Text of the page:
Q: What did domestication take from us, in social terms, and consciousness? With consciousness i mean knowledge. Did domestication have a major impact on human development? Eg. It is clear that the development of non-human animals, which were domesticated, was stopped?

A: Domestication has most definitely taken away our intelligence and knowledge of how to live in the world. Education teaches us how to survive in civilisation: i.e. how to be dependent on the hierarchy of experts who take away our awareness of ourselves and the world. Instead of learning about the world through empathy and presence – “what does it feel like to be you?” – we are taught how to apply schemas and representations to understanding what those higher up in the food chain of “human resources” want us to “know”. Also, by learning how to apply these schemas and formulae to real life situations without understanding the complexity of what is at stake, we forfeit our chance at enjoying a more holistic comprehension of the world and also of adaptation to new occurrences.

In the wild, human and nonhuman children learn how to assess each situation and to understand each encounter correctly, because they know that lives and decisions are interconnected and they are not always predictable. If we are not prepared to be surprised we could perish. At the same, it is not always a fearsome experience. As Kropotkin observed in his Mutual Aid: A Factor of Evolution, living in the wild is for the most part a good experience, predation being its less prominent aspect, since herbivores have historically outnumbered predators, who in turn eat less and sleep more. The aim of domestication, in contrast, is to ensure control and prediction of “assets” and “resources”. Hence, its programme is antithetical to evolution, diversity, improvisation, change, and surprise. The “resources” that such a system yields are dependent on the one who controls their lives and their food. Dependent “resources” are thus rendered incapable of thriving outside of that system of coercion and threat. They have to be dumbed down and hence are lied to. They are misled, victimised, threatened, and consumed. Nonetheless, as I argue in my book, human and nonhuman animals yearn wildness and it takes them much less to go feral than the decades it takes to domesticate them into oblivion.

Q: AP criticism of education is for most people not understandable, especially for the functioning of the “modern” world. What would you (on introduction) say to these people?

A: Even for myself, this link between education and domestication was not an obvious one. In fact, my book on education came as a side effect of my research on war, in medical anthropology in Sweden, and on the connections between the construction of “otherness”, the law, and the medical body in the courtroom in France – all of which led me to my doctoral dissertation on the epistemological, ontological, and anthropological understanding of narratives of civilisation and wilderness. The connection became clear when I was critiquing the foundation of civilised knowledge as based on classification and the separation of species. Namely, I realised that highlighting the differences in understanding the human as separate from the nonhuman or of life as different from nonlife constituted the epistemology that justified cruelty and that was at the root of sexism and racism. Comparing this socially constructed understanding of our humanity as predatory and alien to how noncivilised human and nonhuman people related to the world made me see how the project of education was critical for domestication, because it provided both the “knowledge” that justified oppression, colonialism of life systems by human predators, exploitation, and consumption as well as established the methodology to reproduce this culture of subsistence and socio-environmental economics.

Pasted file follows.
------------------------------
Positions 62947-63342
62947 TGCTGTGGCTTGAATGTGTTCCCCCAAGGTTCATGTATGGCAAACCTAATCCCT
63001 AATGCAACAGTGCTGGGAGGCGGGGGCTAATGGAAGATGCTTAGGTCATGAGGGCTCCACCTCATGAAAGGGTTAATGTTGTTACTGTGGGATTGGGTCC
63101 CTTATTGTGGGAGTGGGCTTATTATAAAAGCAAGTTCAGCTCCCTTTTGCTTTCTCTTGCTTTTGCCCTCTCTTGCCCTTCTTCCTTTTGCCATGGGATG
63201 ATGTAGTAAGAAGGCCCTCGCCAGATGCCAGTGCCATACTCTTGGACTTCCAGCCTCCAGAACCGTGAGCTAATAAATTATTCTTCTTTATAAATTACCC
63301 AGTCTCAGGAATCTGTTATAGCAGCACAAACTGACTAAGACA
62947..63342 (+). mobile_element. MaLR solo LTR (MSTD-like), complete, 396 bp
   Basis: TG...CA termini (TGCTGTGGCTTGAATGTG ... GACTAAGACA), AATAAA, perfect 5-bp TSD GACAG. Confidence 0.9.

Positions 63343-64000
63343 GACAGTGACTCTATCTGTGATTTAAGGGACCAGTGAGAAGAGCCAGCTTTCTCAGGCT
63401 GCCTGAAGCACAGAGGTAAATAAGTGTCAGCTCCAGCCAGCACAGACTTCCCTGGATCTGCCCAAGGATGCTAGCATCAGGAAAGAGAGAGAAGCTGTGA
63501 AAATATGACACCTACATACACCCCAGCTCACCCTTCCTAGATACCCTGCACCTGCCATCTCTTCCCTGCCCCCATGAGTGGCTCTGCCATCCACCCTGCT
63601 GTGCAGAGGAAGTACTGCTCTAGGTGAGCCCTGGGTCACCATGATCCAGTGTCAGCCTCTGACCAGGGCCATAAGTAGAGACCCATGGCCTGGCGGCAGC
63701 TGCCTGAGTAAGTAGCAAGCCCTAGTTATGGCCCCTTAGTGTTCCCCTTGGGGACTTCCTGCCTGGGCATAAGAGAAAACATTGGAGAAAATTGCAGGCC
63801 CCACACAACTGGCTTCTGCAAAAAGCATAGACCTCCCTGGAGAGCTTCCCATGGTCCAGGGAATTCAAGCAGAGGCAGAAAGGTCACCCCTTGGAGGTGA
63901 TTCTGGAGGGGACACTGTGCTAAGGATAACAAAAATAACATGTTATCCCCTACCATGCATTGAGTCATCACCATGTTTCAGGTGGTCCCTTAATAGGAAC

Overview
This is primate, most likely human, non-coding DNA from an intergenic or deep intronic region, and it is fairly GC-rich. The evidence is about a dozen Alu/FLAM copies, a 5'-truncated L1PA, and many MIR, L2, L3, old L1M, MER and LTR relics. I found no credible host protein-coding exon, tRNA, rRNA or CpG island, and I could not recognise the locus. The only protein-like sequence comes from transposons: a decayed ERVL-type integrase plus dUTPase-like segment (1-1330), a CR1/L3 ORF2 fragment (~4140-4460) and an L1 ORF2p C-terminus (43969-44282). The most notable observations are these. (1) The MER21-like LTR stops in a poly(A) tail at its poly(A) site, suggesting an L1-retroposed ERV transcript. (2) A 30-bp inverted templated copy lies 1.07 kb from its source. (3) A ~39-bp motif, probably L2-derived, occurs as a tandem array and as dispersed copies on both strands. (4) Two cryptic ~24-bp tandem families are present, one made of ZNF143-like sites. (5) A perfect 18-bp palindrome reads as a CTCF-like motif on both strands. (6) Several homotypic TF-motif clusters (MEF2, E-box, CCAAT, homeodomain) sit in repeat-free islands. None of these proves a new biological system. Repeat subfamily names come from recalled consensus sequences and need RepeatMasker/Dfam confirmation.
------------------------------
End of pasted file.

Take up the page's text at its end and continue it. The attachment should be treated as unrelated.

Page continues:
In other words, if you want people to kill for you, you need to ensure that they do not know the experience and the truth of the one they kill. They need to be alienated from the one they kill and this alienation and predation has to be naturalised: you construct an anthropology of humans as superior to nonhumans and “inferior” humans as nonsentient beings who do not feel pain, who exist for your consumption. Or, you construct an identity of the people you are sent to kill as different as enemy to your group, rationalise that they asked for it and instil the fear that they will kill you if you do not do it first, etc. But epistemology is not sufficient by itself, you then need to create a situation of constant lack and endangerment in order for people to internalise fear and violence. This is where the methodology of civilised pedagogies plays a critical role: human children are torn from their parents at an early age, incarcerated in same-age groups within classroom walls, where they are constantly threatened with starvation by means of low grades and future unemployment if they do not learn the abstract “knowledge” and civilised grammar of hierarchy and obedience. This pedagogy mirrors the methods used on nonhuman animal slaves: a horse is fed only when it has yielded more profit to the domesticator than what was spent on sustaining her and if she refused to work, she is killed. In this sense, the famous Russian physiologist Ivan Pavlov has not discovered anything new when he articulated his theory of the training of dogs. In my book on education, I explore other pedagogies of “unschooled” children and recount my observations of how they learn.